From Journal Sentinel:
The state Supreme Court ruled Thursday that Milwaukee police officers and other municipal employees can no longer be required to live in the city.
In the 5-2 ruling, the court found a 2013 law prevented the city from enforcing a long-standing rule requiring workers to live within its boundaries. The city had argued it could continue to enforce the residency requirement because the state constitution grants local governments broad powers.
“The Legislature has the power to legislate on matters of local affairs when its enactment uniformly affects every city or every village, notwithstanding the home rule amendment,” Justice Michael Gableman wrote for the majority. “Because (the 2013 law) uniformly affects every city or village, it trumps section 5-02 of the city’s charter. Milwaukee may no longer enforce its residency requirement.”
The unions contended residency requirements were an issue of statewide concern because lawmakers have an interest in addressing the welfare of municipal employees and make sure they are treated fairly.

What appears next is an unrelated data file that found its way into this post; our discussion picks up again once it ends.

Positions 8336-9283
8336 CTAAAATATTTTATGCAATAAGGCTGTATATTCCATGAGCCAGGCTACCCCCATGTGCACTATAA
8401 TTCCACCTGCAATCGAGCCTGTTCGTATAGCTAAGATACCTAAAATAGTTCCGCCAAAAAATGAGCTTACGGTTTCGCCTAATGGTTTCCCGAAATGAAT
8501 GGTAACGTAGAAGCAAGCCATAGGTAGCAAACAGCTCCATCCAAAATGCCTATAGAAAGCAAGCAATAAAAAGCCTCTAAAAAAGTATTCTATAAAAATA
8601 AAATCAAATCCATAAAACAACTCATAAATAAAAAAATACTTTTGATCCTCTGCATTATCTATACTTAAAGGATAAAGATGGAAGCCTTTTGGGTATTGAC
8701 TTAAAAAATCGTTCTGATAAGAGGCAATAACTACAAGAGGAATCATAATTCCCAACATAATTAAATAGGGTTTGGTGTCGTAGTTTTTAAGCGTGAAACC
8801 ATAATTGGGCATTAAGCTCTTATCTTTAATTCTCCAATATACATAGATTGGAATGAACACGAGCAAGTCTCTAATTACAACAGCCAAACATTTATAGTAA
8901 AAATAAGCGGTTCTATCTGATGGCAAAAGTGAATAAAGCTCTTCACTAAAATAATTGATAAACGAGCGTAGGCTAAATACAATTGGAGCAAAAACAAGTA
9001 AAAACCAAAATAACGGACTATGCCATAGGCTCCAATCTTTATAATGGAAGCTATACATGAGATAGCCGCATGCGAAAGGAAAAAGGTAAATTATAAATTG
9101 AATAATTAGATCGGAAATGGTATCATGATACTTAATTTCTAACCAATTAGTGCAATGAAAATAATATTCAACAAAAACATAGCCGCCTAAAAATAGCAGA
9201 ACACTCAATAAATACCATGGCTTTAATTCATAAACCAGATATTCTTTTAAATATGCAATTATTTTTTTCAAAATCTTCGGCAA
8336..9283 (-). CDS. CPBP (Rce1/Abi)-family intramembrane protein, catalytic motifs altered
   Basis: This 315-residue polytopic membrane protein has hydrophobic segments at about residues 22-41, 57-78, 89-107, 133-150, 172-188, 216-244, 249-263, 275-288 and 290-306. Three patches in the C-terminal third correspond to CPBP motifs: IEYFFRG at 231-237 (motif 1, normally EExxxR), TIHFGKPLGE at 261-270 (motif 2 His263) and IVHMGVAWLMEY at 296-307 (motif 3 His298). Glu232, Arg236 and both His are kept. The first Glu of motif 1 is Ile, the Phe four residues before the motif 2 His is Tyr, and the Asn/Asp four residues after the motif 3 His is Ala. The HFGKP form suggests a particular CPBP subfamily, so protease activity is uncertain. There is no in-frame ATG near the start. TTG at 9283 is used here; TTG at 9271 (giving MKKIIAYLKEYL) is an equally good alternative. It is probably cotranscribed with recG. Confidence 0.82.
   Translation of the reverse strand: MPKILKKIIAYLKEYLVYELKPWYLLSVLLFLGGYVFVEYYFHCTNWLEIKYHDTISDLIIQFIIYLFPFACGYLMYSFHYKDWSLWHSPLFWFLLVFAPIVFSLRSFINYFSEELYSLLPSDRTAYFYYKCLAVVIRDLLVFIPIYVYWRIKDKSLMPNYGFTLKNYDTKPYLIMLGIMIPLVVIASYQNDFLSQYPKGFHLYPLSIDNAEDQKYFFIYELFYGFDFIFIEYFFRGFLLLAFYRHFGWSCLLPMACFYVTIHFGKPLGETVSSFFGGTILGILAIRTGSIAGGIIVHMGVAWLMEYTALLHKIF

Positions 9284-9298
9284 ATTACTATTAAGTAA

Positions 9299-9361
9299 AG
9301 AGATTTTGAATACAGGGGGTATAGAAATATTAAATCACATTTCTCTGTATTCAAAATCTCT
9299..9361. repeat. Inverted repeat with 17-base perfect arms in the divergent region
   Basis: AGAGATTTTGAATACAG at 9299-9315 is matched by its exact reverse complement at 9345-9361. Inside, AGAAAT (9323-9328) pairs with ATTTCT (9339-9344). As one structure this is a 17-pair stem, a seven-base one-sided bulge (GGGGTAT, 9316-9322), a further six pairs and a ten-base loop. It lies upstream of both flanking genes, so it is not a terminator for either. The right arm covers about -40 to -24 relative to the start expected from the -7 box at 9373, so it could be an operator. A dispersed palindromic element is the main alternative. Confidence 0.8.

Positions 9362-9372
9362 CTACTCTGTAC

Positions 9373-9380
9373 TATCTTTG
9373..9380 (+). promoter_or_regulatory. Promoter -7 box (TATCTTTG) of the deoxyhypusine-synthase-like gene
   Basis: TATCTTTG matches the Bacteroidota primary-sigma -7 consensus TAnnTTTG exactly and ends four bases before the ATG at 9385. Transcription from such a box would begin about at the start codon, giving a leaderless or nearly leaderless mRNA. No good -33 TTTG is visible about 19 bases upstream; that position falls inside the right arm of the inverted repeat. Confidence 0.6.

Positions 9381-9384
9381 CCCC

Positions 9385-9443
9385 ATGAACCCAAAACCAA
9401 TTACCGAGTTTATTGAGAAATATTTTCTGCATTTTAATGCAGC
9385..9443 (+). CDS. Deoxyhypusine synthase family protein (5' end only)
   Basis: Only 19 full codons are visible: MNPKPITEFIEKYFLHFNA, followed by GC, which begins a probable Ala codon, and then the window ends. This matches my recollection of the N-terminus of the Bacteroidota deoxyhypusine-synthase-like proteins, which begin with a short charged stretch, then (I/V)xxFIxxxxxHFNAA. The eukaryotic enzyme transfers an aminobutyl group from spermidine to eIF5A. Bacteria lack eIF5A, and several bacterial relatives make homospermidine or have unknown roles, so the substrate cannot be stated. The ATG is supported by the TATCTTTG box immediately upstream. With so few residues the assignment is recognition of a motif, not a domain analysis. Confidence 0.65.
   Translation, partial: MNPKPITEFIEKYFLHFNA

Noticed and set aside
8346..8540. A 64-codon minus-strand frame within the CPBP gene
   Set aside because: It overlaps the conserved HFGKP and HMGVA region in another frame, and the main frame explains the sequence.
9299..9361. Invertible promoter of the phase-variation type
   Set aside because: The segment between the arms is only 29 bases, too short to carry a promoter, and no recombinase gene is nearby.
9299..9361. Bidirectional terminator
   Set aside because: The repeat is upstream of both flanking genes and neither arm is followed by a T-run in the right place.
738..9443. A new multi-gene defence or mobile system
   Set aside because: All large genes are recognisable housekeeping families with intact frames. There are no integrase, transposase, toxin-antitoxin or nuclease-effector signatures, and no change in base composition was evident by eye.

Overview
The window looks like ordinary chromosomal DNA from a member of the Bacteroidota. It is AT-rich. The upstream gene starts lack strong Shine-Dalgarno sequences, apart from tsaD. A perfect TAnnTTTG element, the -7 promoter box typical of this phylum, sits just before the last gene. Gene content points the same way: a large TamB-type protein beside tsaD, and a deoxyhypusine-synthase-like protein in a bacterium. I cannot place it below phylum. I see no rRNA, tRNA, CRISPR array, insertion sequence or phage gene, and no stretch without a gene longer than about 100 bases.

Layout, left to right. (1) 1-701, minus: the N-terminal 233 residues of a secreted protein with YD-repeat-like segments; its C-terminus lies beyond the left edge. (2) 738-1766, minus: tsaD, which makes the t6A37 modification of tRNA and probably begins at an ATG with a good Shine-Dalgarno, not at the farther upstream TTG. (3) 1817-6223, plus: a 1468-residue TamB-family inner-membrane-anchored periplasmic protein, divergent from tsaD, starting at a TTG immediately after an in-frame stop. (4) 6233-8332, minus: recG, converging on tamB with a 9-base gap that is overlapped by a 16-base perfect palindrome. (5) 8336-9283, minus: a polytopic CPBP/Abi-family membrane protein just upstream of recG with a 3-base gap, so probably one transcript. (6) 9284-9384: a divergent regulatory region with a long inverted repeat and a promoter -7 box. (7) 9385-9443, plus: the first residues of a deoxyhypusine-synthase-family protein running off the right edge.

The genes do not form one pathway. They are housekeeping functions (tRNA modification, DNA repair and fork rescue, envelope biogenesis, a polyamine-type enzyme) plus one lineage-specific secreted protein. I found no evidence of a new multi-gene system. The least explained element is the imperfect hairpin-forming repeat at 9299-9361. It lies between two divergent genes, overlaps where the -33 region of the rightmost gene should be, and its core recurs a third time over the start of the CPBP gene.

Milwaukee’s deputy city attorney, Miriam Horwitz, has argued the issue was strictly local, saying each municipality had unique reasons for establishing residency requirements that vary considerably from one community to another.
The high court didn’t weigh in on whether residency rules were primarily a matter of statewide or local concern, saying it didn’t need to address that matter. Instead, it upheld the limits on residency requirements by concluding they applied the same to all cities and villages.
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